Hafez Day

Monday, October 12, 2009

October 12 is the day in which Hafez is honored in Iran. Hafez Day gives us an opportunity to analyze the relationship between his viewpoints and our culture and tradition.
In addition to Iran, the ceremonies to commemorate Hafez are held in 61 countries, which is an international effort to appreciate the great Iranian poet, in Iran's and world literatures, who lived in the 8th century A.H. or 14th century A.D.
The poet's pen name 'Hafez' means one who has memorized a book. He was given the title because he could recite the holy Qur'an completely by heart in 14 different ways, but he believed his own interpretation would naturally bring justice, freedom and cheerfulness into people's everyday life and reduce depression, chaos and unhappiness. He also had memorized many of the works of his hero, Saadi, as wells as Attar, Rumi and Nizami.
Very little credible information is known about Hafiz's life, particularly its early part. Immediately after his death, many stories, some of mythical proportions were woven around his life.
His full name is Shamseddin Mohammad and Hafiz or Hafez is his pen name. He was born between years 1310-1325 A.D. or 712-727 A.H. in Shiraz.
His father who was a coal merchant who died, leaving him and his mother with much debt. Hafiz and his mother went to live with his uncle (also called Saadi). He left day school to work in a drapery shop and later in a bakery.

While still working at the bakery, Hafiz delivered bread to a wealthy quarter of town and saw Shakh-e Nabat, a young woman of incredible beauty. Many of his poems are addressed to Shakh-e Nabat.
In pursuit of reaching his beloved, Hafiz kept a forty-day and night vigil at the tomb of Baba Kuhi. After successfully attaining this, he met Attar and became his disciple. Early twenties to early thirties became a poet of the court of Abu Ishak and gained much fame and influence in Shiraz. This was the phase of 'Spiritual Romanticism' in his poetry. Hafiz married in his twenties, even though he continued his love for Shakh-e Nabat, as the manifest symbol of her Creator's beauty.
Up to the age of 69 when he died, he composed more than half of his ghazals, and continued to teach his small circle of disciples. His poetry at this time, talk with the authority of a Master who is united with God.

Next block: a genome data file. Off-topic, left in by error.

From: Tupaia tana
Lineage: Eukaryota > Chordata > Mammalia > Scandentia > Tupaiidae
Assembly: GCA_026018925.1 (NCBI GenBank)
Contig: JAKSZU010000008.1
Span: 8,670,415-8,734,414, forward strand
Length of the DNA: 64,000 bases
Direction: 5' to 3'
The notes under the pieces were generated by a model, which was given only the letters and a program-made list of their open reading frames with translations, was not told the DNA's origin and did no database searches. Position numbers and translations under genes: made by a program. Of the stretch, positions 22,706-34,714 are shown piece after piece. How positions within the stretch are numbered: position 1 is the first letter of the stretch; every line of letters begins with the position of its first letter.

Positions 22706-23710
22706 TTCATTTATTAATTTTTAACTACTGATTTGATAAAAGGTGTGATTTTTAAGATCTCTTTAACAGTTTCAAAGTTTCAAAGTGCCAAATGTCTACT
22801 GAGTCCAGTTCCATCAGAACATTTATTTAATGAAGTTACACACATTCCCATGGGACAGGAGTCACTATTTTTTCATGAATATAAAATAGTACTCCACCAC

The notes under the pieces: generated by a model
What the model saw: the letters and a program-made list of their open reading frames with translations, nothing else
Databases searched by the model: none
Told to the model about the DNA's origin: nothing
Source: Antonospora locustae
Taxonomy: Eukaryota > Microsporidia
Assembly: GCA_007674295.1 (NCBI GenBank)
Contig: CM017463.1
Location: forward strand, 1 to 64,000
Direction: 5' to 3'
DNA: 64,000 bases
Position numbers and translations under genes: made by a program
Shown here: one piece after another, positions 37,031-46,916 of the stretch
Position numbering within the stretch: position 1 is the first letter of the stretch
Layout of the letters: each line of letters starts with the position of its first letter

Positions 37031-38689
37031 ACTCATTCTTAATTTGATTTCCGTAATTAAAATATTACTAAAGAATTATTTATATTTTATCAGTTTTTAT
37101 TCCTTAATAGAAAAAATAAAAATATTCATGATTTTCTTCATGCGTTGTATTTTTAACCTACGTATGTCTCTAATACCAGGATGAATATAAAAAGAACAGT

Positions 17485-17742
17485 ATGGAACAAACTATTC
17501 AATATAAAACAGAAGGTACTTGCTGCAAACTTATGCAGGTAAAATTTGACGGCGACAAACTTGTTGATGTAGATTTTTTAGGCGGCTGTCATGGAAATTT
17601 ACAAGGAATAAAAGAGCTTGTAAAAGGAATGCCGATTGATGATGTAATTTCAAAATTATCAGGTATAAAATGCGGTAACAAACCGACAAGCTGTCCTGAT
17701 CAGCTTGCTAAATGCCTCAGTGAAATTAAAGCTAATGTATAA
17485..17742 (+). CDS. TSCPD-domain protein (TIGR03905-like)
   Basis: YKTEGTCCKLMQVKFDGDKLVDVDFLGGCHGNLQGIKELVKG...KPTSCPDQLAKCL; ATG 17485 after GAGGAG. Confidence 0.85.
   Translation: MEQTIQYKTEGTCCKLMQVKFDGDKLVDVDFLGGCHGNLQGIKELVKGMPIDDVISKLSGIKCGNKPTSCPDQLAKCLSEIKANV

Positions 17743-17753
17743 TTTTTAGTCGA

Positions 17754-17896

Some 500 ghazals, 42 Rubaiyees, and a few Ghaseedeh's, composed over a period of 50 years. Hafiz only composed when he was divinely inspired, and therefore he averaged only about 10 Ghazals per year. His focus was to write poetry worthy of the Beloved.
Hafez died in late 1388 or early 1389 A.D. or 791 A.H. at the age of 69. He is buried in a Tomb in Musalla Gardens, along the banks of Ruknabad River in Shiraz, which is referred to as Hafezieh and is pantheon of world lovers, literates and scholars.
Renowned Iranian Hafez expert Baha’eddin Khorramshahi has said that Hafez is our memory. This is an important point that should be clarified.

It is obvious that many thinkers and intellectuals reflect the spirit of their culture. For example, Shakespeare illustrates an important part of British culture and through his works we can understand some aspects of the tradition in which he grew up. Other luminaries have reflected some elements of their cultures, but the position of Hafez and a few other Iranian luminaries in depicting the characteristics of our tradition is incomparable.

We can see the viewpoints of many poets and thinkers of Iranian culture in Hafez’s poems. In addition to their mystical, religious, cultural, and psychological aspects, the views of some philosophers like Farabi and Avicenna are also evident in his poems. Molana Rumi, Saadi, al-Ghazali, Ferdowsi, and Razi are some Iranian poets, scholars, and philosophers whose views are found in Hafez’s poems.

Some norms of Iranian practical wisdom are also reflected in his poems and statements. He shows us some important layers of the Iranian spirit. This is why Hafez is not just a poet. He is the essence of our culture. He reflects so many aspects of Iranian culture and tradition. So when it is said that Hafez is our memory, it means that he has embedded some important aspects of our identity in his poems.